The lighter the wine, the cooler it should be served. This will help to preserve the freshness and acidity levels. These bottles will need about an hour and a half in the refrigerator. 

Full-bodied whites 

These are wines such as Albariño, Trebbiano, Chardonnay, Viognier, and Châteauneuf-du-Pape Blanc. These wines should be served between 50 and 55 degrees Fahrenheit to enhance the rich flavors and aromas.

The less oaky the flavor of your wine, the cooler it should be served. Wines such as a White Burgundy and a well-oaked Viognier should be served closer to 55 degrees Fahrenheit.

These bottles will need about an hour in the refrigerator. 

What Glass To Use For White Wine

White wine should be served in a medium-sized glass with a bowl in the shape of the letter U. This is believed to be the best as it will keep the wine cool while also highlighting the aromas.

The rim of this glass will help force the wine to the front of your palate. This helps to create the perfect balance of fruit tones and acidity. These glasses have a small opening at the top which further assists with keeping the wine cool.

If your white wine is creamy in texture you should increase the bowl size of your glass. This will highlight the texture of the wine. This is a good idea for full-bodied whites too. The round bowl and wide rim help to spread the bold flavors and the acidity to the back and sides of your tongue. 

Below is a pictorial representation of the different kinds of wine glasses and their most appropriate usage. 

What glass to use for white wine

What Are Some Good White Wines For Beginners?

Chardonnay

This is made with a grape variety that is one of the 6 noble grapes. The flavor and aroma profile of Chardonnay can vary according to the winemaker and where it is made. Chardonnay grapes are found across the world and are an incredibly popular grape choice for winemaking.

Some great regions of Chardonnay grapes include Sonoma, California; Chablis, France; Burgundy, France; and the Margaret River, Australia.

Sonoma and Napa Chardonnay grapes undergo a process called malolactic fermentation and tend to have flavor notes of oak, popcorn, or butter. Chablis Chardonnay grapes have flavor profiles of wet stones, oyster shells, and citrus.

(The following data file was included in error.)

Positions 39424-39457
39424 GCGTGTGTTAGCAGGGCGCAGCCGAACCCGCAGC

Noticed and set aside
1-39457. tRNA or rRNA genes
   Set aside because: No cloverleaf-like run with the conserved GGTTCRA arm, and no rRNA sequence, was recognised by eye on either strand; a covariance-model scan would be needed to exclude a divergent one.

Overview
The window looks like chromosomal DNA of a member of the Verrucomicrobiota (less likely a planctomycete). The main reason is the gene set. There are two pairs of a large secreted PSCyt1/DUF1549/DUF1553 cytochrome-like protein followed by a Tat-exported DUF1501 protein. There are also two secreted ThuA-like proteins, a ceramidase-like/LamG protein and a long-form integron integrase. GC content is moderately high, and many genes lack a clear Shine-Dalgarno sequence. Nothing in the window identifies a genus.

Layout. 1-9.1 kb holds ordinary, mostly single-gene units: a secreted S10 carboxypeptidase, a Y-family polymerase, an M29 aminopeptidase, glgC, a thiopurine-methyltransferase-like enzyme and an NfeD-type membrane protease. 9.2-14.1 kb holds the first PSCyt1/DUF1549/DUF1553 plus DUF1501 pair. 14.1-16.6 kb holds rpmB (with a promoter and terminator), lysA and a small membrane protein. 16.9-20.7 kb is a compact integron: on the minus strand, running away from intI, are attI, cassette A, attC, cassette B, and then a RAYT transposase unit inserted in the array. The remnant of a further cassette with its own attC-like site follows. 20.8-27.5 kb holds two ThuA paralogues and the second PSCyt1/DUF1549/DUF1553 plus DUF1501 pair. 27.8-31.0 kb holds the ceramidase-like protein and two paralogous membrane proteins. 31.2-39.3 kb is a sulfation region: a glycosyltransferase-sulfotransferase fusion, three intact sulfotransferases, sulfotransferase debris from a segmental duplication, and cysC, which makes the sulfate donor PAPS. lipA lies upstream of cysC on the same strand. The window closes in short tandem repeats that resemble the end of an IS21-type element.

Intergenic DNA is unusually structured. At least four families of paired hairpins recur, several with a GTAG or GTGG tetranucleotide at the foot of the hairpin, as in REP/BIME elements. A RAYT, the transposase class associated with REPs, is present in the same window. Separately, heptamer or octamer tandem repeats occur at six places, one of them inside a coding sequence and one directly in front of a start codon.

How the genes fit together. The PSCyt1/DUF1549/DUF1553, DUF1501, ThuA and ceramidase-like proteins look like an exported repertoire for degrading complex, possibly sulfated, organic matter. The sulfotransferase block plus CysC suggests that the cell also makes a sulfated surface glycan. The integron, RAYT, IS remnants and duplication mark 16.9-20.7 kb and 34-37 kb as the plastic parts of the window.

Chardonnay goes well with poultry and fish dishes. 

Riesling

These wines can range in sweetness from 0 to 15% residual sugars. This makes them ideal for pairing with spicy foods and stir-fries. They can go through an extremely lengthy aging process which commonly results in some petroleum-like aromas. 

Some great regions of Riesling grapes include Trocken, Germany (dry); Padikat or Spätlese, Germany (sweet); Alsace, France; Fingerlakes, New York; and Clare Valley, Australia. 

Dry Rieslings pair well with poultry, pork, and fish dishes. Tuna, salmon, and eel pair exceptionally with these wines. 

Sauvignon Blanc

This is a much lighter, crisper, and drier varietal than Chardonnay or Riesling. These grapes were first grown in Bordeaux but are now found across the world. These wines do not undergo malolactic fermentation.

They are designed to be consumed during the daytime in an outdoor setting.

These wines typically have a high acidity and a thin body. Some variants are aged in oak which results in a larger mouth feel. Some great regions of Sauvignon Blanc grapes include Sancerre, France; Marlborough, New Zealand; and Napa Valley, California. 

Sauvignon Blanc pairs perfectly with fresh seafood, crunchy and fresh salads, and poultry. 

Fun Wine Facts

  • The largest bottle of white wine available for purchase is called a Nebuchadnezzar and contains a volume of around 15 liters of wine.
  • It takes approximately 75 individual grapes to make a single glass of wine, and around 300 for a bottle. 
  • There are approximately 82 calories in a 100 ml glass of white wine.
  • There are more than 1,300 different grape varieties used to make wine. These mostly originate from a single grape species known as Vitis vinifera.
Emma Miller